Domestic Energy Under President Obama

There seems to be a lot of confusion over the current state of American energy production and trade.  So I thought it might be a good idea to go over some facts regarding the past four years in American energy (which has been a pretty exciting four years!).

Some things to think about:
1)  The recession has had a huge impact on our energy use.  Consumption in 2011 was lower than consumption in 2007.
2)  The natural gas boom has played a large role in our current energy situation.  The glut of natural gas that we have seen will likely soon start to level off (especially if we have a cold winter this year).

Now let’s talk about what has happened.  The U.S. Energy Information Administration has a lot of fun spreadsheets on their website that you can download and play around with.  I would recommend taking a look at their Primary Energy Overview for 1949-2011.  In it you’ll see that Net Imports have dropped for the past four years.  They dropped about 7 quadrillion BTUs from 2008-11 (BTUs are used since these numbers combine various energy sources).  Here are some highlights:

Year Production Net Imports Consumption Renewable Production
73,111,145 25,932,110 99,274,527 7,201,700
72,656,971 22,741,069 94,559,407 7,615,742
74,806,092 21,643,335 97,722,053 8,136,463
78,095,827 18,231,505 97,301,269 9,235,692

There has also been a lot of interest on production on federal lands.  I don’t really know why this matters, but people seem to be pretty keen about it, so here’s the info.

Year Sales of Fossil Fuels Produced on Federal and Indian Lands (Trillion BTU) Sales as Shares of Total U.S. Production
20,429 34.2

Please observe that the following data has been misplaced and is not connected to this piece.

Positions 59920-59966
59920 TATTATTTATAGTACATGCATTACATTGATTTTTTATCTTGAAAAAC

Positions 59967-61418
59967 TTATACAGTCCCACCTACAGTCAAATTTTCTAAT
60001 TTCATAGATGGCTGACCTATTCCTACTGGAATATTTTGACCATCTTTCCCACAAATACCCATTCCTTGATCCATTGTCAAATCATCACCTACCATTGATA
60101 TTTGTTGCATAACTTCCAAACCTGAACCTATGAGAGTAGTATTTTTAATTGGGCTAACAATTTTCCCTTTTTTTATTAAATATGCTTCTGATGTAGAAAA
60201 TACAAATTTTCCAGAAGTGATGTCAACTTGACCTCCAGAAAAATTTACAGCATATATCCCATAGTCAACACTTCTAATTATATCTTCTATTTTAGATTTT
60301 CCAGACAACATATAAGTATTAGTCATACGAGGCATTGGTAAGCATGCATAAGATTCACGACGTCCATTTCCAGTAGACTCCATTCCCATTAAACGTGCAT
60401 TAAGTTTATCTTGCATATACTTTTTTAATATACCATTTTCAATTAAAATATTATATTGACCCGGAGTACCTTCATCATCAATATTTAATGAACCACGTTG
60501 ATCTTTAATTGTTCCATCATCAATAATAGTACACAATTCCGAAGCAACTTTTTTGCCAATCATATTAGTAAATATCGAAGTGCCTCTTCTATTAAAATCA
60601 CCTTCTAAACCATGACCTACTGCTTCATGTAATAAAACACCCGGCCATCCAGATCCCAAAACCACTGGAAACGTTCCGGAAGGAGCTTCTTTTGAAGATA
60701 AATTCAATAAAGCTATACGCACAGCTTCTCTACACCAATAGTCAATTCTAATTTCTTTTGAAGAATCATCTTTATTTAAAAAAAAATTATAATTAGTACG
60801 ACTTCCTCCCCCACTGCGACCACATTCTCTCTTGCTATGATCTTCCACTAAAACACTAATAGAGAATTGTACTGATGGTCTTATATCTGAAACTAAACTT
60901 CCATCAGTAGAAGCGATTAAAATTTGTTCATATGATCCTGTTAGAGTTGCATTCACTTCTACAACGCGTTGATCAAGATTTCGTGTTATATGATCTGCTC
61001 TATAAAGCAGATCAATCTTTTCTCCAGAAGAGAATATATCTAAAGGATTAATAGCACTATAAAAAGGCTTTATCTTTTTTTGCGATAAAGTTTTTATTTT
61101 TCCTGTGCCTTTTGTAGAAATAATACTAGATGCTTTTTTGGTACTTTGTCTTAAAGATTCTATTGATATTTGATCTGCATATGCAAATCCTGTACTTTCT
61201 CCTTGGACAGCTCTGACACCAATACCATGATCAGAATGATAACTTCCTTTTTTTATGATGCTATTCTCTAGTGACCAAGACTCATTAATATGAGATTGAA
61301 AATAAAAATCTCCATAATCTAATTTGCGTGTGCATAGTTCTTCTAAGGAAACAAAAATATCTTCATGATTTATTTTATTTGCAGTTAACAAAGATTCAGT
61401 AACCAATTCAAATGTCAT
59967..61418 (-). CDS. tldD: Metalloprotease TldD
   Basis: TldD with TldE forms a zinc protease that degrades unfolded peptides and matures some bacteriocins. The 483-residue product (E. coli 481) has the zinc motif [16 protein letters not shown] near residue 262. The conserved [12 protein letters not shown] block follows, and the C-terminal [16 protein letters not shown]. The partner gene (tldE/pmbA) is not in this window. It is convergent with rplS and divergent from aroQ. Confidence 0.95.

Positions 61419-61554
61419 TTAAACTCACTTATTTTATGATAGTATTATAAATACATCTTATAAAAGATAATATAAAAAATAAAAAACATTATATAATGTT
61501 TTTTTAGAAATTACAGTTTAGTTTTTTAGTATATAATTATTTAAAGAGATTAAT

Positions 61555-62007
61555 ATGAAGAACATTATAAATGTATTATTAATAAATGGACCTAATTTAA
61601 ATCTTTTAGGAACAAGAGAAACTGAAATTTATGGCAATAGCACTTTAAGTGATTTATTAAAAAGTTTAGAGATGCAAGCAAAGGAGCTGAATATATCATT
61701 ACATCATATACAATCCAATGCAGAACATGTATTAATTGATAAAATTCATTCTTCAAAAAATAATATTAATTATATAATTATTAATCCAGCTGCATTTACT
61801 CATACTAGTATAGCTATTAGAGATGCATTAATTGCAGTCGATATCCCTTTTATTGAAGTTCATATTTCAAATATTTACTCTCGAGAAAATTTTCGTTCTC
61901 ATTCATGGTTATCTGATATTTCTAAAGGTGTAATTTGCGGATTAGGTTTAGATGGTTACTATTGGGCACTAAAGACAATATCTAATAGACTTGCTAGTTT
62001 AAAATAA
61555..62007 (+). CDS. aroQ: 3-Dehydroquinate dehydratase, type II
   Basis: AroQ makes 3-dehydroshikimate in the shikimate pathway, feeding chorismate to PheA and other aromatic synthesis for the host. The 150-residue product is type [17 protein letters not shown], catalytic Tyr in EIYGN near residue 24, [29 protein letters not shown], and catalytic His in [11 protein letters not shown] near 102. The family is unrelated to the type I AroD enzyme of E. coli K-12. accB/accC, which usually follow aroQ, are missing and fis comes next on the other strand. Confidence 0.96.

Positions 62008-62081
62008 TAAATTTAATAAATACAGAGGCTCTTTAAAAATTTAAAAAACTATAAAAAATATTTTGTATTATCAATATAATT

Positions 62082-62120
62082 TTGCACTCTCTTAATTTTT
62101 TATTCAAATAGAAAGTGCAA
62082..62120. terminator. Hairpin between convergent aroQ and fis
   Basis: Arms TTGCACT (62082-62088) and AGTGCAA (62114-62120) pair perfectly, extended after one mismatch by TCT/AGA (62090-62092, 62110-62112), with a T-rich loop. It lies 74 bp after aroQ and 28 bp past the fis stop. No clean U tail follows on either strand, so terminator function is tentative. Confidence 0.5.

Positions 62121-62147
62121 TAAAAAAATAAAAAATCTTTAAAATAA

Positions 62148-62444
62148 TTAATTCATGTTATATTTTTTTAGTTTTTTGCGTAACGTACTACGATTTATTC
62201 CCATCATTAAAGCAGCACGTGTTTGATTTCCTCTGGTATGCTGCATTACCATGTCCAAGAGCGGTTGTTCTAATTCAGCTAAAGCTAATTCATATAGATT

20,055 33.6
20,273 33.9
18,953 30.3

Coal is the one issue that I have heard discussed accurately over the past few months.  We’ve discussed coal regulations extensively on this blog, so I’m not going to go in depth here.  Clean Coal technology continues to advance, and our energy needs have been changing rapidly.  Obviously coal is in decline right now, and regulations put in place under the Obama administration have contributed to this decline.  But the decline in consumption and increase in alternate methods of generation have had an impact as well (as well as the glut in natural gas).  Here in Virginia we’ve seen Dominion begin to convert some of their existing coal plants into renewable energy plants; a laudable achievement.

Obviously I’ve missed a lot in this post (it was written fairly quickly, my apologies), so I’ll continue covering this issue for the next couple weeks.  We generally don’t get into “political” coverage here at JECEBlog, but my sense is that there is a lot of misinformation out there on this subject, plus, it’s fun to look back at these bigger trends.  Please comment if you have any information that you’d like to see discussed in a future post.

EIA Annual Energy Review
Energy independence and Security: A Reality Check (Deloitte)

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